Arianespace to launch a French astronomy mission in 2019: the EyeSat triple Cubesat
(9 January 2019 - Arianespace) Arianespace and the French CNES space agency today announced the signature of a launch services contract for the EyeSat Cubesat, an astronomy mission that will study zodiacal light as well as image the Milky Way.
EyeSat is a triple Cubesat-sized nanosatellite designed to study the zodiacal light and image the Milky Way. It has three main objectives:
- Scientific, by observing the zodiacal light in the visible bandwidth, in both polarized and non-polarized modes; and taking a thorough – and global image – of the Milky Way in color.
- To demonstrate new satellite technologies. These technologies were developed through research efforts by CNES, and are considered sufficiently mature to be incorporated on EyeSat.
- To train students in space engineering professions.
The EyeSat nanosatellite is being financed and developed by the French CNES (Centre National d’Etudes Spatiales) space agency within the scope of the Janus project (Jeunes en Apprentissage pour la réalisation de Nanosatellites des Universités et des écoles de l’enseignement Supérieur), designed to encourage students in universities and engineering schools to develop their own nanosatellites. EyeSat will be launched in 2019 as an auxiliary payload with the COSMO-SkyMed Second Generation (CSG 1) and CHEOPS satellites from the Guiana Space Center (CSG) aboard a Soyuz launcher.
The satellite is in the form of a triple Cubesat and is fitted with an instrument called IRIS, which is a small space telescope. It will have a mass at liftoff of approximately 8 kg. and will be placed in Sun-synchronous orbit at an altitude of about 500 km.
Following the contract signature, Marie-Anne Claire, Director of Orbital Systems at CNES, said: “Thanks to the EyeSat triple Cubesat, CNES will be able to test in orbit a dozen new miniaturized technologies developed through our research and technology program. We also helped train more than 250 students in space engineering professions. CNES is very pleased that EyeSat will be orbited by Arianespace from the Guiana Space Center.”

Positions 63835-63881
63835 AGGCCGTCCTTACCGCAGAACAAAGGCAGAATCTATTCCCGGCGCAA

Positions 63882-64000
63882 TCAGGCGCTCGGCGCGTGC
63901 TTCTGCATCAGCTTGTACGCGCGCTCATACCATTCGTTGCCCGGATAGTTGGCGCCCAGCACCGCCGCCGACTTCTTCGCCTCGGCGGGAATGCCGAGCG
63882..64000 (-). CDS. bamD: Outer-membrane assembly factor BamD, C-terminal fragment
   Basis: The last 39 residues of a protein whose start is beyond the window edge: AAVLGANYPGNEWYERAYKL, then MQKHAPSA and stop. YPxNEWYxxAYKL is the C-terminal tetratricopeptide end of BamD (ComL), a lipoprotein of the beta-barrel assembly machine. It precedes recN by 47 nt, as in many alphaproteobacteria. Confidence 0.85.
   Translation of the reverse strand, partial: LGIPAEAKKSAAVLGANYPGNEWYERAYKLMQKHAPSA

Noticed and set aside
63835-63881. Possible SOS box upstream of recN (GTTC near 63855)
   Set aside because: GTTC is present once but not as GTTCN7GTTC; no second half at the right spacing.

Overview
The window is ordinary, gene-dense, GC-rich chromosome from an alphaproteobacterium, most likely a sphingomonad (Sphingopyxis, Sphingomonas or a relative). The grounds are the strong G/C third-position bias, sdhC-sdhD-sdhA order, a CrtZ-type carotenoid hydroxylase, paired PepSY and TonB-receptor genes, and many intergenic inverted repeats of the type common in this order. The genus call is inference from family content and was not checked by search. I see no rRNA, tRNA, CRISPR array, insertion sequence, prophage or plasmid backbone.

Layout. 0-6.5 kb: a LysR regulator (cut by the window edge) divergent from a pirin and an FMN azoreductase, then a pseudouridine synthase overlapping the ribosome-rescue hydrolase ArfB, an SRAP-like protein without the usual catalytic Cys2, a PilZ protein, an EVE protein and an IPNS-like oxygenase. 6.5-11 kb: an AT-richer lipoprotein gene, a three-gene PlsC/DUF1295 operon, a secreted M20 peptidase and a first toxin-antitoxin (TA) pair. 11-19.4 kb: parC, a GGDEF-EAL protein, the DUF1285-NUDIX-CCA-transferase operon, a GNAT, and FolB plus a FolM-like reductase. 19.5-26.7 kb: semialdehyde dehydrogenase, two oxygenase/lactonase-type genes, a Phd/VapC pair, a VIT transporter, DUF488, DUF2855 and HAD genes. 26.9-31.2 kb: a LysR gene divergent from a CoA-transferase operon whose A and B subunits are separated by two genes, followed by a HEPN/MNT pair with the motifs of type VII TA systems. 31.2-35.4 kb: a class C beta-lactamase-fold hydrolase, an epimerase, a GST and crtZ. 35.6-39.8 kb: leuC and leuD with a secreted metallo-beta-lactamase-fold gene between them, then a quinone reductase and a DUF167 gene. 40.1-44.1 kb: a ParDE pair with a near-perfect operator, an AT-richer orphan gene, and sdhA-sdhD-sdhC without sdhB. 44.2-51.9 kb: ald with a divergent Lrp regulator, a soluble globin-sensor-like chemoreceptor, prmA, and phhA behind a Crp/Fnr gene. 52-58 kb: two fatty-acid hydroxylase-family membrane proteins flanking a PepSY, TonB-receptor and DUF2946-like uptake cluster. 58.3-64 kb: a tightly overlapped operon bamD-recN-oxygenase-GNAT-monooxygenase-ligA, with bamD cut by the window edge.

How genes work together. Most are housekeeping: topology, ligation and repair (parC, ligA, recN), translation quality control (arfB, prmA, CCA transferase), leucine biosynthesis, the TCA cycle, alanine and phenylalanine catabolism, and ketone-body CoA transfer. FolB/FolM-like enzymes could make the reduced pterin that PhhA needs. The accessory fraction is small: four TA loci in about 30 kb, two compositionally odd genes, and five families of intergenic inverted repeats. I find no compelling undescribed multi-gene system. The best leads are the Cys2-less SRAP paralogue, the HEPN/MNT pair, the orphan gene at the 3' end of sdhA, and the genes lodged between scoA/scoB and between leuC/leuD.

Stéphane Israël, Chief Executive Officer of Arianespace, added: “Arianespace is honored to have been chosen by CNES to launch the EyeSat triple Cubesat dedicated to science. Once again we have proven our ability to guarantee independent and competitive access to space for Europe, encompassing satellites of all sizes, thanks to our flexible service offering and our versatile family of launchers.”
Arianespace uses space to make life better on Earth by providing launch services for all types of satellites into all orbits. It has orbited more than 590 satellites since 1980, using its family of three launchers, Ariane, Soyuz and Vega, from launch sites in French Guiana (South America) and Baikonur, Kazakhstan.
Arianespace is headquartered in Evry, near Paris, and has a technical facility at the Guiana Space Center, Europe’s Spaceport in French Guiana, plus local offices in Washington, D.C., Tokyo and Singapore.
Arianespace is a subsidiary of ArianeGroup, which holds 74% of its share capital, with the balance held by 15 other shareholders from the European launcher industry.